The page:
Barely getting over the news of the passing of Blues icon, James Cotton, comes the devastating news that Chuck Berry is now gone. At age 90, and with a career that spanned over 60 years, you could say Chuck Berry had a very good run. And even with the recent news of the release of a new album, we never thought in a million years that one day he would leave.
To say Chuck Berry is an institution is putting it mildly – if it wasn’t for him, much of what we know as Rock n’ Roll simply wouldn’t exist. He was at the ground floor – he signaled the change – he was the wave of the future.
Anyone who is familiar with the film Jazz on A Summer’s Day, the filmed record of the 1958 Newport Jazz Festival will remember Chuck Berry’s lightning performance, and how it symbolically ushered in Rock n’ Roll and the Youth Culture. His music became a staple in the diets of just about every band responsible for the British Invasion period of the mid-1960s – and because of that, Berry’s audience grew far beyond the borders of the U.S. – and far beyond the inner cities and Chittlin’ Circuit one-nighters of Black America.
And Chuck Berry was a regular on concert tours of the U.S. and all over the world. You almost couldn’t be a fan of music of the 60s and not see him at least once in concert. His was such a regular appearance on stage that maybe we took him for granted for all the times we saw him, knowing the lyrics by heart – hearing an audience in the thousands sing Nadine in unison. Almost everyone can remember their first Chuck Berry record. Mine was School Day – the Chess 45 is no longer playable – and most likely wasn’t after 1964. But you did that with your Chuck Berry records – you played them until you couldn’t play them anymore, and then you got new copies – they became part of your forever-record collection. He became such an integral part of the music of our culture that Johnny B. Goode was included on the Voyager disc traveling through outer space.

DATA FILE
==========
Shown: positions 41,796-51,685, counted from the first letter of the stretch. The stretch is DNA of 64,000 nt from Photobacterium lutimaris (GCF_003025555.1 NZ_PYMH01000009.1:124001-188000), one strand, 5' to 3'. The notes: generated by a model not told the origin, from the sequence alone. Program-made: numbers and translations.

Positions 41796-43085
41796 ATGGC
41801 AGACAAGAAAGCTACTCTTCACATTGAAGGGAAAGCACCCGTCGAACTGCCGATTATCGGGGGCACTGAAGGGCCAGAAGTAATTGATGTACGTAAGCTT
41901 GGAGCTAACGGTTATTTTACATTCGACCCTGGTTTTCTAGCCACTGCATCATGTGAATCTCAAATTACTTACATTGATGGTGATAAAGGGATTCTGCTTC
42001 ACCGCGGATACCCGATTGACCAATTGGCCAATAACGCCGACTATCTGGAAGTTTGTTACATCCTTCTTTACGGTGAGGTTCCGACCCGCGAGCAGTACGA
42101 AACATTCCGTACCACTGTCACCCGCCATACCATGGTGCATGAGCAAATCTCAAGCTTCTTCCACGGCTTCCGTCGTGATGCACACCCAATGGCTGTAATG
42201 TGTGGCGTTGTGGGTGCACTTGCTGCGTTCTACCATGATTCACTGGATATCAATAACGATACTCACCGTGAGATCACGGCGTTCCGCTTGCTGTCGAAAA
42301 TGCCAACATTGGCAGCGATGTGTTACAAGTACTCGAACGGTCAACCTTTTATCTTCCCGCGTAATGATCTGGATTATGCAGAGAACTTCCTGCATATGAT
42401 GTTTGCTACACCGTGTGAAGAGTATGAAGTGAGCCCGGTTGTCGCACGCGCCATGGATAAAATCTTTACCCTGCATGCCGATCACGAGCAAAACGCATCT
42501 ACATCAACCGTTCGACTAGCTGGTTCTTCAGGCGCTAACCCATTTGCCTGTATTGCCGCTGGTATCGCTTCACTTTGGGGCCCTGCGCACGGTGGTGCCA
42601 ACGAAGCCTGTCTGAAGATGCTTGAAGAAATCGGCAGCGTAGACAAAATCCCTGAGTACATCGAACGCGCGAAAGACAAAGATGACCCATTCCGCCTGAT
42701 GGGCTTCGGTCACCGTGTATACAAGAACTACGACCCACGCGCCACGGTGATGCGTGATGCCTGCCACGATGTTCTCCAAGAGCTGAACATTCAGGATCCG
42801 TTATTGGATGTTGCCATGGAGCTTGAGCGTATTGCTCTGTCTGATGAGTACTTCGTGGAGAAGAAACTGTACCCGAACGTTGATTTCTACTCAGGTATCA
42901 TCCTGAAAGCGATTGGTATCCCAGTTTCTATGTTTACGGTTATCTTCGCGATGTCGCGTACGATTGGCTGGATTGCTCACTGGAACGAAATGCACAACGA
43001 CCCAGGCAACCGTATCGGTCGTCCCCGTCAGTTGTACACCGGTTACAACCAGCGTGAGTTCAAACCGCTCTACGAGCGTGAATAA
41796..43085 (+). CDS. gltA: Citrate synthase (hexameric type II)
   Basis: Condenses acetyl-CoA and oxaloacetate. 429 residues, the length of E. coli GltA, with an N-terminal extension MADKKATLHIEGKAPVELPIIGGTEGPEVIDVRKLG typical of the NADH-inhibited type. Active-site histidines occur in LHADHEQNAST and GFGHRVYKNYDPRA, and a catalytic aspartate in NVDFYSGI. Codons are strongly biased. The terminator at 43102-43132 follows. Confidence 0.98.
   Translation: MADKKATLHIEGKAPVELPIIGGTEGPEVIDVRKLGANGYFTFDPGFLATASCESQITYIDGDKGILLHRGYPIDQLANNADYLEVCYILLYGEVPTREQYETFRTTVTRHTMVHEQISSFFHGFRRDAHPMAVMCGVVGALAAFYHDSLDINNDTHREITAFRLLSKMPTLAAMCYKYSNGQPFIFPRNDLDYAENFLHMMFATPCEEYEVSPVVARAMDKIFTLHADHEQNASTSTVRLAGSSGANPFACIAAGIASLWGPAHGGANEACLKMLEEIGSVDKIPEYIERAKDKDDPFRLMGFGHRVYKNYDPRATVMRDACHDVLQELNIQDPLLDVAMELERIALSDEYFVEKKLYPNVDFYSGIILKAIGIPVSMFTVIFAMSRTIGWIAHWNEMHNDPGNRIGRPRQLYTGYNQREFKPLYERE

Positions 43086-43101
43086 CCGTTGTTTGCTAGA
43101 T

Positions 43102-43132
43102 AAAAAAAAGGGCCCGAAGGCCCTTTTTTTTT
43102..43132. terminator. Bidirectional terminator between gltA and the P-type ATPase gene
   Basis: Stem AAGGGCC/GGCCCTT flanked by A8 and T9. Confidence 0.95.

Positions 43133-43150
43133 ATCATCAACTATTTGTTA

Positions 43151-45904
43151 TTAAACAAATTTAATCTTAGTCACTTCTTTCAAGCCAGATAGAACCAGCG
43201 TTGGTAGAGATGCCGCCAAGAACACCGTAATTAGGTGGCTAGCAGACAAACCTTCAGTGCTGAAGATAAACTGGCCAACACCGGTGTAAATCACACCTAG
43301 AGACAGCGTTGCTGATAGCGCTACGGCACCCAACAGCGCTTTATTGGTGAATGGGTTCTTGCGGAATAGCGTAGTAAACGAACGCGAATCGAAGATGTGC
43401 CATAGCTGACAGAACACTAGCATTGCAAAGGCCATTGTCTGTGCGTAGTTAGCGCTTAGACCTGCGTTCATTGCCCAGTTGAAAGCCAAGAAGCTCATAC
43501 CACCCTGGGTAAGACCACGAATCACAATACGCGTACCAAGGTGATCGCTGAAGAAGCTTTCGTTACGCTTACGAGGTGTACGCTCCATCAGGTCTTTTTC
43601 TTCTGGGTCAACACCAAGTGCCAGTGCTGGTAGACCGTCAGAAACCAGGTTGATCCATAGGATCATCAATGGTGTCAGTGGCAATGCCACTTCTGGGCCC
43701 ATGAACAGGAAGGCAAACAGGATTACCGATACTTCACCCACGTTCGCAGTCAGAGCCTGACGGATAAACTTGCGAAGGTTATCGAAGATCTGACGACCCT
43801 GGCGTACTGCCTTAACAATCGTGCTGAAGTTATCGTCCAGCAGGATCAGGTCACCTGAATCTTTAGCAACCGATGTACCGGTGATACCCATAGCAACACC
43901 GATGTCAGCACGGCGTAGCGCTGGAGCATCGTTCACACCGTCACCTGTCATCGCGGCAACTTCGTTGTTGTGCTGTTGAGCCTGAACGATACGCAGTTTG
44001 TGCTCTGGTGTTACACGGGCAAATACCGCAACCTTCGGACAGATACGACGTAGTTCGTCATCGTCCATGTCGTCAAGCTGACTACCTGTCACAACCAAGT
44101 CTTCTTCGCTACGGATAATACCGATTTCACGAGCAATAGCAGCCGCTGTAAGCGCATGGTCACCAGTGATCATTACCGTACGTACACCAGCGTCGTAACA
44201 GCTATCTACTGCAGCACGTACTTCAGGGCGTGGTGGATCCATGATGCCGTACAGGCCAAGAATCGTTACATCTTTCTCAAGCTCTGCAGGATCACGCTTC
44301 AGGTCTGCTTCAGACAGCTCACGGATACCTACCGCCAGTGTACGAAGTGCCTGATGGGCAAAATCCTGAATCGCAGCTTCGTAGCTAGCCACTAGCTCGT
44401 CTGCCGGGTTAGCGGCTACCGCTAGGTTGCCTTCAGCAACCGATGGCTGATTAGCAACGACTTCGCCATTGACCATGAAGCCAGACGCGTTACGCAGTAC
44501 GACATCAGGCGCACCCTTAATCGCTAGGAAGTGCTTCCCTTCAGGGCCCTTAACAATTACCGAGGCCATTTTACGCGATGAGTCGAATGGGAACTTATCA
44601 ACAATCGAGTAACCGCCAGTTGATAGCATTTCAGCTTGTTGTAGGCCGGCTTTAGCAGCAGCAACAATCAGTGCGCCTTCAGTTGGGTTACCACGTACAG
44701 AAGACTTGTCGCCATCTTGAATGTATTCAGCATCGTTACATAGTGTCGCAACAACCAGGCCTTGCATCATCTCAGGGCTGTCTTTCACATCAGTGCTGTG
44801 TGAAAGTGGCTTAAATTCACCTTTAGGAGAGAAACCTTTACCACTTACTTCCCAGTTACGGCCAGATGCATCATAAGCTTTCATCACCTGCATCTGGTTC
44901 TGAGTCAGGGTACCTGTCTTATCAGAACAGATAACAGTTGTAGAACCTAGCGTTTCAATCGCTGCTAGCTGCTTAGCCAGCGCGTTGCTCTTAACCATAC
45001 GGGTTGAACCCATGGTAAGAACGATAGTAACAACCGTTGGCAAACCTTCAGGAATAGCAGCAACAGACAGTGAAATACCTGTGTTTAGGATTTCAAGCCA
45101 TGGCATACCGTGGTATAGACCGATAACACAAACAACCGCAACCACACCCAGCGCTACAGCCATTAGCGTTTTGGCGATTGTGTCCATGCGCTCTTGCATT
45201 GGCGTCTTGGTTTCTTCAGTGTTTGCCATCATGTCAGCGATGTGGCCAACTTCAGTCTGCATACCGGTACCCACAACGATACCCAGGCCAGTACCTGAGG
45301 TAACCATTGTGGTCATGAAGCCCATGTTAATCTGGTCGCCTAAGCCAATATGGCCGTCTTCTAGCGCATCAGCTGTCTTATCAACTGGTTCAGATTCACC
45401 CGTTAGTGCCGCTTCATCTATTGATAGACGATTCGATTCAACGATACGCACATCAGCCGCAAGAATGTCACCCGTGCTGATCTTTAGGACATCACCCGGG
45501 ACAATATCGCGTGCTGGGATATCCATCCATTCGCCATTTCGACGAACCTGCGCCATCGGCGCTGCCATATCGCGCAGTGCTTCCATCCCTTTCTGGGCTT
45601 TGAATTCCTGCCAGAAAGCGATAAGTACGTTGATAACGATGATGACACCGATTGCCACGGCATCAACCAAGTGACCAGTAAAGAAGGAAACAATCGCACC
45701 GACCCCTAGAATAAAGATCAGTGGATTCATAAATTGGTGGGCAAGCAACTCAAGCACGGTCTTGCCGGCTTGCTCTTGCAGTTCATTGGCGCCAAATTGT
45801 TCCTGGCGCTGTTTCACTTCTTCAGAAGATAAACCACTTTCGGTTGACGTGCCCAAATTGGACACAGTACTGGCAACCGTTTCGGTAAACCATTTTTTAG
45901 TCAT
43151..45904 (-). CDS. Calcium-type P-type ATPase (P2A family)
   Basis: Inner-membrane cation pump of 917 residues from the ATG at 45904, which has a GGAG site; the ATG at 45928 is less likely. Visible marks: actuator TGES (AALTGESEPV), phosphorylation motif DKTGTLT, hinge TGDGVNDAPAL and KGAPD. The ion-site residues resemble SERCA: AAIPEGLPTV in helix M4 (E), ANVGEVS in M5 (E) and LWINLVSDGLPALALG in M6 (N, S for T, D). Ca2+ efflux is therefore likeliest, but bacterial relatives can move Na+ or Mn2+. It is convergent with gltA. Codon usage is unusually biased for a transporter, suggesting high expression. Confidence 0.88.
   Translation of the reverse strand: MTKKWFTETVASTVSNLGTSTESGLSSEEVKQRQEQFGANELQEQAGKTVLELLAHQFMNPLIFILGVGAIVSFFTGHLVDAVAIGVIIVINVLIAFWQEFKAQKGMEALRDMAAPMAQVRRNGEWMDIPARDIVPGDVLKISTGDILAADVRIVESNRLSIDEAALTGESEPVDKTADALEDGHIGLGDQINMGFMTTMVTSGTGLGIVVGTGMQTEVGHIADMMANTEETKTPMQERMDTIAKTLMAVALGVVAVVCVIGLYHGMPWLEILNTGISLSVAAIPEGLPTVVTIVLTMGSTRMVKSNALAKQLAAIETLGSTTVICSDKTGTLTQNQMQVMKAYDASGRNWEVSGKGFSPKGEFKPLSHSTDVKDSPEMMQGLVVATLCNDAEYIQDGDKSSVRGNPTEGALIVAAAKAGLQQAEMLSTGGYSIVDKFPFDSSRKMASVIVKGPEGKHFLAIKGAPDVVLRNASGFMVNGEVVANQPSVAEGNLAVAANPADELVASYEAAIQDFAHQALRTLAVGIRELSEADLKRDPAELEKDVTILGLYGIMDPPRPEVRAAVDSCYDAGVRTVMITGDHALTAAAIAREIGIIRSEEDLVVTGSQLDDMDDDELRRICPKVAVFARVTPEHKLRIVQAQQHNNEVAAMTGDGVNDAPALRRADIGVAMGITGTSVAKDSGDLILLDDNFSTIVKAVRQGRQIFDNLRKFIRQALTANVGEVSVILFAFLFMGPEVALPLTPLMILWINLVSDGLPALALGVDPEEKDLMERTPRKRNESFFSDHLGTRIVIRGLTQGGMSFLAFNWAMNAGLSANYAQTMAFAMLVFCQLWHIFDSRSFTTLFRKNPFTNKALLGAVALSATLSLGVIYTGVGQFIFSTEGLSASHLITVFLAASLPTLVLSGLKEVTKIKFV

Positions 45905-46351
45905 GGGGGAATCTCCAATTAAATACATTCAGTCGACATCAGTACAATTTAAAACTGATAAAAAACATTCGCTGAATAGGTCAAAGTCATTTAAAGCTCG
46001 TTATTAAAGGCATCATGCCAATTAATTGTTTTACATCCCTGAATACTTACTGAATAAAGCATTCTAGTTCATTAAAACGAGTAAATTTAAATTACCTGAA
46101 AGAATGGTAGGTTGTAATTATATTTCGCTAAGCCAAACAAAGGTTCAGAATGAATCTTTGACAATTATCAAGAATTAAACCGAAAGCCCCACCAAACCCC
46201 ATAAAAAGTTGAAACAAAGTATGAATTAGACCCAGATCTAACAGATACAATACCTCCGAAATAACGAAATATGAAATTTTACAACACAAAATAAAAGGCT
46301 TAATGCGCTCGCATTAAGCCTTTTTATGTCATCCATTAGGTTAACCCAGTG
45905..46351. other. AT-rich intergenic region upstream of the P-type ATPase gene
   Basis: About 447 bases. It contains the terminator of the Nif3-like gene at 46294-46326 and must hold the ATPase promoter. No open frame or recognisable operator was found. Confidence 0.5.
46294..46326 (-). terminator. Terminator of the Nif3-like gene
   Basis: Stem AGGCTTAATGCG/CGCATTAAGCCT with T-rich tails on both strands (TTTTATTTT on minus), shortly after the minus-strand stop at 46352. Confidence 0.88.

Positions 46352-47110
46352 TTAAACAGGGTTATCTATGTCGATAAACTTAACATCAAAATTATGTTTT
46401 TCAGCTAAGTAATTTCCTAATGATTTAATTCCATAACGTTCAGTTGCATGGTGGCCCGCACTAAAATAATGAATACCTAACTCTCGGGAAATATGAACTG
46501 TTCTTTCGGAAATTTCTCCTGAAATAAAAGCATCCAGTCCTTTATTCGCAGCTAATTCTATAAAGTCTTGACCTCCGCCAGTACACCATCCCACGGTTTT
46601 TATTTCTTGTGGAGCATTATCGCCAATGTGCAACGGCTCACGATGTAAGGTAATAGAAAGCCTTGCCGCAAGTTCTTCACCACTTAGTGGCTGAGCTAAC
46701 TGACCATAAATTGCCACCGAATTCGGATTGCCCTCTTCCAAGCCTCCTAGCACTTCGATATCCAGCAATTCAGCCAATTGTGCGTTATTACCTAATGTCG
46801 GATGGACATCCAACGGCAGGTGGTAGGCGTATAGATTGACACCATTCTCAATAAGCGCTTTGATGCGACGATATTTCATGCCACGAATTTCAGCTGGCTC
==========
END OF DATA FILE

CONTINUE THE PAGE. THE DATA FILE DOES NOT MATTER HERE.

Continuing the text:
So, as much as people have been saying today that the music has died – truths to tell, it will stay forever. Right now, this minute, there is a kid somewhere in the world, learning the chords to a Chuck Berry song as part of their first guitar lesson. Right now, there is a kid listening to Chuck Berry for the first time, and getting what it was all about. Right now someone somewhere in the world of a certain age who is listening to Sweet Little Sixteen and remembering EXACTLY where they were when they first heard it.
Those things never die – they stay with you and they go to the next person and they eventually become the collective memory of millions of people and it continues in an unbroken progression for generations.
So as a reminder to those of you who were around at the time, here is a concert Chuck Berry did in Belgium in 1965. The sound is a bit rough and the applause is canned in places. But the performances are intact and Chuck Berry does what he always did so effortlessly – send you on a journey and dazzle you with his expertise.
We won’t see his kind again, and our hearts are very heavy tonight.
RIP Chuck Berry – if it wasn’t for you, I don’t know where we’d be.